Pizza Problems- Where Did The Great Pizza Shops Go?
- Ric Zoon
Just venting here-
I remember being a kid in NY and eating regularly at
these great Pizza shops. The kinds where the front
part is an oasis of pizzas by the slice, italian ices,
zeppoles and in the back is the "dining room" where
the italian wait staff in their black vests serve up
hearty italian red sauced fare along with (if you wish)
pizza in the dining room.
Where did these places go? Do they exist anymore?
It's a sad case to always walk into a place (especially in Manhattan) and think it has potential
to grab some of that old magic and then leave sorrowly
disappointed with a bad taste in your mouth of the
fake mozzarella cheese and sauce from a jar.
This has been covered before, but I will mention that I had pizza at Lombardi's in Little Italy a couple of months ago and found nothing to complain about. There are still some good pizzerie in New York; you just have to know where to look.
I don't care what ANYONE says about Grimaldi's (they're great - whatever), but I ABSOLUTELY LOVE Anna Maria Pizza near the corner of North 7th and Bedford Ave. in Williamsburg, Brooklyn (with L train 1 short block away). To put it mildly, this is the kind of pie that you will crave like a drug.
If you haven't been there you're probably thinking that this is another one of those johnny-come-lately, over-hyped, pretentious Williamsburg dining establishments. This is not at all the case. I think they've been in their location for at least five years, and until last year I kept passing them by because their frontage was never particularly captivating.
If you like a pizza place that offers a wide selection of unique topping combos that make your mouth practically EXPLODE with their flavors, this is it! My favorite (and I think their house special) is one with pesto, roasted garlic (MANY cloves), sun-dried tomatoes, and ricotta. You may have had this same pie somewhere else before, but I'm telling you that these guys use the freshest ingredients or something - it is simply delectable!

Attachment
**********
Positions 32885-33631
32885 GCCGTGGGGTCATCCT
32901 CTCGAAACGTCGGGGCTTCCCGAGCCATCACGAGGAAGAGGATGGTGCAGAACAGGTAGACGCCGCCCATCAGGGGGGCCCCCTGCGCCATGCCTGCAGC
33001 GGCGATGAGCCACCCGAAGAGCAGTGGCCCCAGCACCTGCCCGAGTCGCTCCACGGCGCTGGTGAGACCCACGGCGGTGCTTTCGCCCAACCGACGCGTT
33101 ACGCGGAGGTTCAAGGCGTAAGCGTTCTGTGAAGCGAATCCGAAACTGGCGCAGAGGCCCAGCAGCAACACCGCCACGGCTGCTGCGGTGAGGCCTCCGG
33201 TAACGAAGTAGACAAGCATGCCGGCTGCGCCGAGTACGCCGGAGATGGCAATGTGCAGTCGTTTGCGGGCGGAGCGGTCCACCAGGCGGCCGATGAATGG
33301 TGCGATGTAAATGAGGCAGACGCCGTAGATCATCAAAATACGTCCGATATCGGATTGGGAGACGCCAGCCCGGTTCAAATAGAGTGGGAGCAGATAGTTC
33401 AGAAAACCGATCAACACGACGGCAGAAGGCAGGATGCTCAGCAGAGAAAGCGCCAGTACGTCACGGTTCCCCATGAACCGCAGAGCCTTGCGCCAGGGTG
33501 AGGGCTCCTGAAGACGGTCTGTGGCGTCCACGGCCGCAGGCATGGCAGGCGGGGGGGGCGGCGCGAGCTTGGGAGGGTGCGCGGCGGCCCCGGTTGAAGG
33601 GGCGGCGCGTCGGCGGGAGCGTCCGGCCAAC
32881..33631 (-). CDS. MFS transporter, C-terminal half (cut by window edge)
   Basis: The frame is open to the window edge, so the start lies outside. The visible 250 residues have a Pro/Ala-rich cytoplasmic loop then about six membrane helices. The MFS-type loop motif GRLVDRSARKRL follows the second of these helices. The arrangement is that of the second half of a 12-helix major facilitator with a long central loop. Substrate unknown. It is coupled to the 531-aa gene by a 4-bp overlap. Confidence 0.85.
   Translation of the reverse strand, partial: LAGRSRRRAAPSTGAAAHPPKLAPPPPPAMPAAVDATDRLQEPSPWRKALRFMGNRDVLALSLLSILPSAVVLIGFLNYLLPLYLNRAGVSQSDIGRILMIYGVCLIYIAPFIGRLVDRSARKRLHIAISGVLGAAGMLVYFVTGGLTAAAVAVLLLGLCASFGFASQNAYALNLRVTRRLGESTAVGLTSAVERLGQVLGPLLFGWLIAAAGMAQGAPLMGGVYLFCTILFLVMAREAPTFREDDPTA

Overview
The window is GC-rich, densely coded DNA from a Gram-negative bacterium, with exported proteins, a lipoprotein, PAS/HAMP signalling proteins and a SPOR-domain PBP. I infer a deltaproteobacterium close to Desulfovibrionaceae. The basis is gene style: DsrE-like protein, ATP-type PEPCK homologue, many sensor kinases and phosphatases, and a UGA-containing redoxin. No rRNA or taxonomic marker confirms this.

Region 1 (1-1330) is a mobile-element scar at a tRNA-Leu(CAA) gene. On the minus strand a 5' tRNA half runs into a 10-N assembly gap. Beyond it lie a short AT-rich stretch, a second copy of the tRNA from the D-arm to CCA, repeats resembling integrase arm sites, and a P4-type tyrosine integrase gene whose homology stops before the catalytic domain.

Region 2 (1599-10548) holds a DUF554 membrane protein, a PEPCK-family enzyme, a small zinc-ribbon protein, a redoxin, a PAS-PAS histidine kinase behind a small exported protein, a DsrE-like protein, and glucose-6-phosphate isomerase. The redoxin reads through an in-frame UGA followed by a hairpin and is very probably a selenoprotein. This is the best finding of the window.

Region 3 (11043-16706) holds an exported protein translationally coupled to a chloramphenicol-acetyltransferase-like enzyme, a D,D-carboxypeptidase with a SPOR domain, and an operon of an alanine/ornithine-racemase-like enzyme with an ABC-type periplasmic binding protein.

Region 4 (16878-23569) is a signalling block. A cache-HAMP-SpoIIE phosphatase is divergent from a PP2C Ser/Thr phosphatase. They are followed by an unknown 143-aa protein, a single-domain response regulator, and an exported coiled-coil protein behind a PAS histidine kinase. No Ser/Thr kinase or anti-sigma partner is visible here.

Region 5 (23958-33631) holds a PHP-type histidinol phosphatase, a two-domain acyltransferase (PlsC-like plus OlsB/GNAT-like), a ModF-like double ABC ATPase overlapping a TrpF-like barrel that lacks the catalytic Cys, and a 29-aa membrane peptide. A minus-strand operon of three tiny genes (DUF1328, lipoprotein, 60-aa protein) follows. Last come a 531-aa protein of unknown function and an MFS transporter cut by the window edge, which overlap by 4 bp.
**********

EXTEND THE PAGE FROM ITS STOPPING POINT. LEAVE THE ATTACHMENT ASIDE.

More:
I don't live or work ANYWHERE near Williamsburg, but there are nights when I am craving their pizza so badly that I must travel there to have a couple of slices for dinner.
re: Adrian J. Taylor
Anna Maria? No way.
That is the pizza place that has recent arrivals craving a mushy slice of pizza topped with something ridiculous like "barbequed" chicken or a greek salad. Come on...
Take the L two stops further to Graham Avenue and get a slice from the pizza place at the Northeast corner of the Graham/Metropolitan intersection. The sauce is so nonstandard that it's closer to sour than to sweet. There is actual basil on that pizza.
They also have good, crisp sicilian slices topped with real proper toppings like oily, garlicky eggplant and roasted red peppers; and I'm especially fond of the (probably homemade, or at least locally produced) cavatelli, which can be topped with broccoli rabe (for five bucks!).
One wholesaler has, for the past couple decades, had a lock on supplying slice pizzerias in the NYC area. They all use the flavorless gluey cheese, the overly sweet obnoxious tomato sauce, and the hyperbleached dough from this one company (the same one that supplies school lunchroom pizza, hence slice pizza's descent to that quality). These ingredients have gotten steadily worse over the years, and the deterioration has been so gradual that few seem to have noticed. If you make slice pizza (with very few exceptions), that's what you've got to work with. No other choice. You can doctor those ingredients up as best you can, and those that do are the "better" pizzerias.
That company does NOT supply whole-pie places, and this is what led to the explosion of brick oven and other whole pie venues over the past 20 years. But for slices of regular pizza, there are few choices. NYC pizza is no longer superior to pizza in other cities. Not at all.
>>>Where did these places go? Do they exist anymore?
As far as Manhattan goes, the places you describe have gone the way of the subway token. What's left there doesn't even resemble "New York pizza." If you're willing to cross the river--in any direction, except Jersey--there are plenty of "neighborhood places" that offer just what you're talking about. I won't begin to list them.
For my money, Patsy's in East Harlem has the best pie in Manhattan.